For your phone you could choose an N900 (which can also make a decent handheld gaming device), and before you say Maemo isn't 100% FOSS, you can also run Meego on it which is 100% FOSS. You could also go with a phone running a rooted Android build, if you can find a device without eFuses and similar tivoization mechanisms (many older devices certainly allow it)

      • Really? So WebKit is expensive? CUPS? DarwinOS? Remember there is a difference betwen iOS and OS X.
    • Re:Changeup (Score:4, Insightful)

      by stewbacca (1033764) on Wednesday May 04, 2011 @10:49AM (#36024878)

      ...even worse support for those of us who use free software.

      I didn't realize iTunes wasn't free.

      • It's only free for the first several seconds after you download and install it.

        And even then it's only free-as-in-beer.

  • by thijsh (910751)
    Competition = Good.
    It gives us customers a better chance to finally get what we want!
    • Re:Good (Score:4, Insightful)

      by ThosLives (686517) on Wednesday May 04, 2011 @07:55AM (#36022996) Journal

      Competition = Good. It gives us customers a better chance to finally get what we want!

      Deliberate somewhat off-topic de-rail:

      Not all competition is beneficial. In fact, in the general case, competition generally means that the stronger or more cunning party succeeds, not the better party. For instance: I do not want to have to compete with other people for my food.

      A better phrase is probably "Coexisting Diversity = Good." Take Coke and Pepsi (or a car analogy: GM and Toyota): it is better for society to have both of these than to have just one, because people who prefer the taste of either product are satisfied. If one company "wins the competition" and puts the other out of business, then the people who preferred the "loser" suffer real loss. Also, resources spent competing are probably always better spent cooperating instead.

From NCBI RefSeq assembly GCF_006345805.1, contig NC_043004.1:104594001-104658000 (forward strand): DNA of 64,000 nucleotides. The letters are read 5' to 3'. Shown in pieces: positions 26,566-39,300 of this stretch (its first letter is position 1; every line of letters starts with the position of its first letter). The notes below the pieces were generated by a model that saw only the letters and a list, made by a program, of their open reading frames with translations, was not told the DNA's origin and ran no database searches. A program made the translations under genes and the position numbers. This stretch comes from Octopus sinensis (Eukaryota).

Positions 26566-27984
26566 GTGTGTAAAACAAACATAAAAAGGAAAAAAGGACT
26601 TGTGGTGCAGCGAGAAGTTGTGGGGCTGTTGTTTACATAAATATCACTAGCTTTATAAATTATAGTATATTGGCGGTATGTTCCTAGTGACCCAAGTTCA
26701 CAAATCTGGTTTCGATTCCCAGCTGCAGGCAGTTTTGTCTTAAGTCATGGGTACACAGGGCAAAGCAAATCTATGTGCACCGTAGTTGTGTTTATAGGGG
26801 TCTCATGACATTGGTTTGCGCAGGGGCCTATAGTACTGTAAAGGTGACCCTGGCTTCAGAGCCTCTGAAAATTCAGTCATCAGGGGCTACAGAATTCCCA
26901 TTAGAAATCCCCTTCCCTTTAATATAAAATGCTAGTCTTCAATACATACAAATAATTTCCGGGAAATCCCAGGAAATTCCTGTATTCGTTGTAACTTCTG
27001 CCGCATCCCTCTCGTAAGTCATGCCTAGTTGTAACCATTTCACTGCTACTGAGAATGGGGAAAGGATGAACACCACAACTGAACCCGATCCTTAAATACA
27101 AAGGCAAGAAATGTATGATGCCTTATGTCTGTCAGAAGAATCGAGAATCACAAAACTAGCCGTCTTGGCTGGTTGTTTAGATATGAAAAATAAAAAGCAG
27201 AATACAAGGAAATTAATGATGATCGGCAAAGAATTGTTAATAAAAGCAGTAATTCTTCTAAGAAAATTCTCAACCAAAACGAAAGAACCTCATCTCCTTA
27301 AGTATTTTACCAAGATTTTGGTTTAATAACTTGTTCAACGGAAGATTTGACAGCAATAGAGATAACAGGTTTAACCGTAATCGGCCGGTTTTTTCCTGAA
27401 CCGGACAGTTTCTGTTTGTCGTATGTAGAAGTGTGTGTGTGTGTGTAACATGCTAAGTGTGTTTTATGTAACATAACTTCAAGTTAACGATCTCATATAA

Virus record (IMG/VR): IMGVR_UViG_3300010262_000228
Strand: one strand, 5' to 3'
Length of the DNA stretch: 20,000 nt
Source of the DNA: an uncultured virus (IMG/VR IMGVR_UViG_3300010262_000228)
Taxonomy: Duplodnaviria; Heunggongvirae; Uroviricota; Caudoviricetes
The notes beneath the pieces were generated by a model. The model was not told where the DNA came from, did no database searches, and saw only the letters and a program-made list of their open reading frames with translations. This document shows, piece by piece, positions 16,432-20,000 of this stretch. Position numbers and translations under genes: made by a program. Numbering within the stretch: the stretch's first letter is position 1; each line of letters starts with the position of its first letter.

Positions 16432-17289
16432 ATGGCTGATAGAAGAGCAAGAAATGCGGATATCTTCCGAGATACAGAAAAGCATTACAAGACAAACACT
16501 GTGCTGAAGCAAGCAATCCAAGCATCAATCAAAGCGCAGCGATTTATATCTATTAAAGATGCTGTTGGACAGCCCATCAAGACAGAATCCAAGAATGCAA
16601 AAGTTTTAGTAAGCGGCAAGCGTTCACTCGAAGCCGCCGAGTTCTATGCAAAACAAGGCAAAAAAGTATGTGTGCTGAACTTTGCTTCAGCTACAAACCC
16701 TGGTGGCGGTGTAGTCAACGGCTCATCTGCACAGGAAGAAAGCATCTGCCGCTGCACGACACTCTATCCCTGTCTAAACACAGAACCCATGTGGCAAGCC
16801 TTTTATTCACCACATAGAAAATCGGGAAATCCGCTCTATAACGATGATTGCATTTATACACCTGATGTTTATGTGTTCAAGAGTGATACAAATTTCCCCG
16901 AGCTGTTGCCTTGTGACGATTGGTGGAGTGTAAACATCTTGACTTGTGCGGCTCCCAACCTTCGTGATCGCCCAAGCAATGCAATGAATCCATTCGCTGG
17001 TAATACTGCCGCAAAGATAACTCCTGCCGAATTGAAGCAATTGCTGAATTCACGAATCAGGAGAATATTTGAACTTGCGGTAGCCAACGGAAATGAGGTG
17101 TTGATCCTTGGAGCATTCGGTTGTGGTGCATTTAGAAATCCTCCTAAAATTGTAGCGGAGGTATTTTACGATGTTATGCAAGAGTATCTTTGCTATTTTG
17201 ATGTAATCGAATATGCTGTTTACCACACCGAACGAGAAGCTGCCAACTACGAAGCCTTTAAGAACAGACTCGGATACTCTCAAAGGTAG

So for all the people wanting [platform X] to win: be careful for what you wish.

      • by N1AK (864906)
        Coke & Pepsi compete. GM & Toyota compete.

        You already are competing with people for food. Coexisting diversity without competition is known as collusion. When you say resources spent competing are better spent cooperating, what exactly do you mean. You expect Coke and Pepsi to sign a pact to not compete, then spend their advertising budget on charity? Price cuts would be a competitive use of resources. Why would they? They have owners, who invested money intending to profit, they would take the s
        • by billcopc (196330)

          There are some of us who believe in a resource-based economy, rather than the current money-based system which is broken beyond repair. Within that context, resources expended to compete, are resources wasted outright. Competition is a destructive process.

          • rather than the current money-based system

            Money is just the lubricant that keeps the gears of the economy running smoothly.

            Sure, you can pour an abrasive into the crankcase, in place of the (oil) money, as your forefathers Lenin and Stalin attempted. It keeps the gears free and moving for awhile. But it grinds up the bits doing the actual work.